Poltoranin Owns Planica 15 k Classic; Klæbo Second

Jason AlbertJanuary 21, 2018
Kazakhstan’s Alexey Poltoranin racing to the win in the men’s 15 k classic at Sunday’s World Cup in Planica, Slovenia. (Photo: Fischer/NordicFocus)

Sunday’s World Cup 15-kilometer classic in Planica, Slovenia was a coupling of efficiency, power transfer and patience. Three laps of the course on which skiers climbed roughly 650 feet per 5 k cycle required the low-revving thump-thump-thump of a diesel engine and just the right timing for speed bursts to close time gaps.

Kazakhstan’s Alexey Poltoranin covered the 15 k distance in 36:45.7 and won the race by 13.2 seconds over overall World Cup leader, Norway’s Johannes Høsflot Klæbo. Calle Halfvarsson of Sweden, who did not finish Saturday’s classic sprint after crashing into netting in his quarterfinal, placed third (+42.8) for his second World Cup podium of the season. Emil Iversen of Norway missed out on his second podium of the weekend (he had placed second to Klæbo in the classic sprint) striding to fourth place (+54.7) on Sunday.     

Norway’s Johannes Høsflot Klæbo finishing the men’s 15 k classic on Sunday at the World Cup in Slovenia. He finished second to Kazakhstan’s Alexey Poltoranin. (Photo: Fischer/NordicFocus)

This season Klæbo has barnstormed — he’s podiumed in every race entered with the exception of a 10th place in a 15 k skate in Toblach, Italy. He’s won the most World Cup distance races of any skier with three this season. The Klæbo buzz is worthy and justified.

Yet Sunday marked a historic moment for Poltoranin. He tied the longtime mark at seven wins in the 15 k classic held by Swedish legend Gunde Svan. Klæbo may be center stage, but Poltoranin is no simple supporting actor. Revered as a classic specialist, but proving his all-around capacity by placing fourth in this year’s Tour de Ski (TdS), Poltoranin is not one dimensional.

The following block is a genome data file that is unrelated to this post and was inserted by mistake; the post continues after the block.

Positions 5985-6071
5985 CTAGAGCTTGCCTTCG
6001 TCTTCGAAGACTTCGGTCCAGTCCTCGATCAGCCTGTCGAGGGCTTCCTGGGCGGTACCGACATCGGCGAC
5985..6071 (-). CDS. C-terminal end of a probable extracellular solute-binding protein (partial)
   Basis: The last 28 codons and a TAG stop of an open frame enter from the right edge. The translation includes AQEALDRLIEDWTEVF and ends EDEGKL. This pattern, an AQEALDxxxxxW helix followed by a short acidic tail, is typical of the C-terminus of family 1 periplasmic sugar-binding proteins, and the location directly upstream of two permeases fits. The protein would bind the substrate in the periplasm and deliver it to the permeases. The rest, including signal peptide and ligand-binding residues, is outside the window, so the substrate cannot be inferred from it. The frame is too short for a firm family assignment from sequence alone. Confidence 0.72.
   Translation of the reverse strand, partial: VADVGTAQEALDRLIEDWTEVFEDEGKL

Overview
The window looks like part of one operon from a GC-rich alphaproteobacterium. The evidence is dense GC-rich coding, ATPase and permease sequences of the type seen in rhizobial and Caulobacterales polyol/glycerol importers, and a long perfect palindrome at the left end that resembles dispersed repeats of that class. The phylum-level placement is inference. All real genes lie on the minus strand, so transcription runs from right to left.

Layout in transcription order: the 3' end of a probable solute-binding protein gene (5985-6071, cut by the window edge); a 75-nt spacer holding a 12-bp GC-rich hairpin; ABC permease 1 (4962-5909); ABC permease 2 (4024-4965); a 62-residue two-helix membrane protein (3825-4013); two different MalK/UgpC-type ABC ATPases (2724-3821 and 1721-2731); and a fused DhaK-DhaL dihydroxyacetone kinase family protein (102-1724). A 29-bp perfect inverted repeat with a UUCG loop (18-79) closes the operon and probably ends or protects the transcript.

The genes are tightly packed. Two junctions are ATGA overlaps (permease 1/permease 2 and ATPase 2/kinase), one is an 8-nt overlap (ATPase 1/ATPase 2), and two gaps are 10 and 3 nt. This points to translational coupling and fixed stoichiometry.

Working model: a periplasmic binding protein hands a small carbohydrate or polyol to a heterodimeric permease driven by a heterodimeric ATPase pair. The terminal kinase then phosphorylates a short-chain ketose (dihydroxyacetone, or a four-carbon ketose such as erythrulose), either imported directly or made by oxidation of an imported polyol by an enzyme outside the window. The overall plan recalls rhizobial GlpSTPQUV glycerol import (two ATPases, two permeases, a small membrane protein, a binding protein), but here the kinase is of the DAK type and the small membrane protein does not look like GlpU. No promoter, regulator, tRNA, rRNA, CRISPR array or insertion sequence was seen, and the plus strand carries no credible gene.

As he kicked and strided on Sunday, Poltoranin made clear why he holds the record (15) for 15 k podiums. His tall and muscular frame epitomize clean classic strides that belie the amount of wattage produced.

Poltoranin was never first through any of the time splits until the finish line. Through 3.9 k, 6.9 k, 8.9 k, and 11.9 k, it was Klæbo with the fastest times. Klæbo began in bib 42, Poltoranin began a minute back as the 44th starter. With the knowledge of Klæbo’s splits, however,  Poltoranin could wait until the final lap to punch the speed.

At 3.9 k, Poltoranin was 5.5 seconds back with the second-fastest split. By 11.9 k, he was right on par with Klæbo, as 0.3 seconds separated the two skiers. In the next three k, the 30-year-old Poltoranin was able to gain 13.5 seconds on Norway’s 21-year-old for the win.